Orientational embeddings are tensorial representations of orientations with the specific property that each class of symmetrically equivalent orientations has a unique tensor representation. The easiest tensorial representation of a rotation is its rotational matrix. However, in the presence of crystal symmetry multiple rotational matrices describe the same orientation. This can be avoided by restricting the space of admissible matrices to the so called fundamental region. However, this creates the problem that two similar orientations may be represented by very different matrices in the fundamental region. This usually happens if the orientations are close to the boundary of the fundamental region.
The central problem is that the geometry of the fundamental region is not the geometry of the orientation space. Lets demonstrate this by taking pairs \(\mathtt{ori_1}\), \(\mathtt{ori_2}\) of random orientations in the fundamental region
and compare their misorientation angle \(\omega(\mathtt{ori}_1,\mathtt{ori}_2)\) with the Euclidean distance \(\lVert \mathtt{tensor(ori_1)}  \mathtt{tensor(ori_2)} \rVert_2\) of the corresponding rotational matrices and the Euclidean distance \( \lVert \mathtt{R(ori_1)}  \mathtt{R(ori_2)} \rVert_2\) of the corresponding Rodrigues Frank vectors.
We observe that orientations with very small misorientation angle \(\omega(\mathtt{ori}_1,\mathtt{ori}_2)\) may be very far from each other in Rodrigues Frank space, i.e. \(\lVert\mathtt{R(ori_1)}  \mathtt{R(ori_2)}\rVert_2\) is large. As a consequence, we can not simply compute the average of two orientations by taking the mean of the corresponding Rodrigues vectors.
Lets have a look at the extreme case of finding the mean orientations of the orientations \((44^{\circ},0^{\circ},0^{\circ})\) and \((46^{\circ},0^{\circ},0^{\circ})\)
The mean orientation \((0^{\circ},0^{\circ},0^{\circ})\) computed from the average of the Rodrigues vectors is far away from the true mean.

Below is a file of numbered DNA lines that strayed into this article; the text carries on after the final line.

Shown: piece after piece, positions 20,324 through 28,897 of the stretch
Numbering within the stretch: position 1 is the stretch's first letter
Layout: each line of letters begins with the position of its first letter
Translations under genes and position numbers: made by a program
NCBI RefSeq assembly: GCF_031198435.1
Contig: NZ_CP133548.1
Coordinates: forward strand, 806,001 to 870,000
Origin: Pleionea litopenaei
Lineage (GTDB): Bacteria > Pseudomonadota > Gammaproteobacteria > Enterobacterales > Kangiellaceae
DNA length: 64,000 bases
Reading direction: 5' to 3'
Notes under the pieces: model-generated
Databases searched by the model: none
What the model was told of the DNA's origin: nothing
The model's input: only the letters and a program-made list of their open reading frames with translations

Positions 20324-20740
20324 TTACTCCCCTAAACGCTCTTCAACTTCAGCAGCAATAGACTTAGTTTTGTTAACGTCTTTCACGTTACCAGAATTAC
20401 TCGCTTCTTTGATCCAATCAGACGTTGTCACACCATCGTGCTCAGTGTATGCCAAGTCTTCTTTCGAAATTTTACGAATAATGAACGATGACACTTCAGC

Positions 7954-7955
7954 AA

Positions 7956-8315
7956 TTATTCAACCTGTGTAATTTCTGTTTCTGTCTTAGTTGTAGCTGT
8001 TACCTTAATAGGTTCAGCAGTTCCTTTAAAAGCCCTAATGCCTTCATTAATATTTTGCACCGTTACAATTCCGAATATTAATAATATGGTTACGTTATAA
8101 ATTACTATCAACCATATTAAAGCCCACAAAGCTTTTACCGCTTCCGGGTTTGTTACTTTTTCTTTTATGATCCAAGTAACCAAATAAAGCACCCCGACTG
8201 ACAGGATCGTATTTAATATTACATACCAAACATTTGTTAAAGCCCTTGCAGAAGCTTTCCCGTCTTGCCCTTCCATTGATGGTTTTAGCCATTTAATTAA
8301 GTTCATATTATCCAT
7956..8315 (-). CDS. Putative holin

This issue does not only apply to the mean but actually to all statistical methods that work well for vectorial data and that one would like to apply to orientation data.
Defining an Embedding
The crucial idea of an embedding is to replace the vectorial representation by a higher dimensional tensorial representation that preserves the geometry and the distances of the orientation space as good as possible. In MTEX such an embedding \(\mathcal E(\mathtt{ori})\) of an orientation ori
is defined by calling the function embedding
.
This creates variables e1
and e2
of type embedding
that behaves like lists of vectors, i.e., they can be summed, rotated, scaled and one can compute their inner product. Lets have a look at the Euclidean distances \(\lVert\mathcal E(\mathtt{ori_1})  \mathcal E(\mathtt{ori_2}) \rVert_2\) between the embeddings e1
and e2
We observe that the distance in the embedding differs slightly from the misorientation angle. However, especially for small misorientation angles the approximation is very good.
Lets go back to our second example of averaging the orientations \((44^{\circ},0^{\circ},0^{\circ})\) and \((46^{\circ},0^{\circ},0^{\circ})\). If we compute the embedding of both orientations, average the resulting tensors and project the mean tensor back to an orientation we end up with the correct result \((45^{\circ},0^{\circ},0^{\circ})\).
Basic Properties
By construction the embeddings of all orientations have the same norm.
In other words the embeddings are located on the surface of a ball with a radius \(1\). When computing the mean from a list of embeddings the resulting tensor has in general a smaller norm, i.e., is inside this ball. Similarly as in spherical statistics the norm of the mean of the embeddings can be interpreted as a measure of the dispersion of the orientations. If the norm is close to 1 the orientations are tightly concentrated around a preferred orientation, whereas if the norm is close to zero some of the orientations are at maximum distance to each other.
Lets compare the norm
\[ n=\left\lVert\frac{1}{N} \sum_{i=1}^N \mathcal E(\mathtt{ori}_i) \right\rVert\]
of the mean embedding with the standard deviation
\[ \sigma = \left(\frac{1}{N} \sum_{i=1}^N \omega(\mathtt{ori}_i, \mathtt{mori})^2\right)^{1/2},\]
where \(\omega(\mathtt{ori}_i, \mathtt{mori})\) denotes the misorientation angle between the orientations \(\mathtt{ori}_i\) and the mean orientation \(\mathtt{mori}\).
It appears as if the norm of the mean embedding is a function of the standard deviation. However, the reason for this false relationship is that we have generated the orientations out of a single family of random variables  unimodal de la Vallee Poussin distributed density functions. A broader family of density function are the Bingham distributions. Lets repeat the experiment for this family.
We observe that there is no onetoone relationship between the discrete standard deviation.
Operations
The following operations are supported for embeddings:

+
,
, >,<embedding.times.html .,./

sum
,mean

norm
,normalize

dot

rotate
,rotate_outer
Low dimensional representation
Internally the tensorial representation of the is slightly larger than required. In many practical
Reference
The theory behind these embeddings is explained in the paper
 R. Arnold, P. E. Jupp, H. Schaeben, Statistics of ambiguous rotations, Journal of Multivariate Analysis (165), 2018
 R. Hielscher, L. Lippert, Isometric Embeddings of Quotients of the Rotation Group Modulo Finite Symmetries, arXiv:2007.09664, 2020.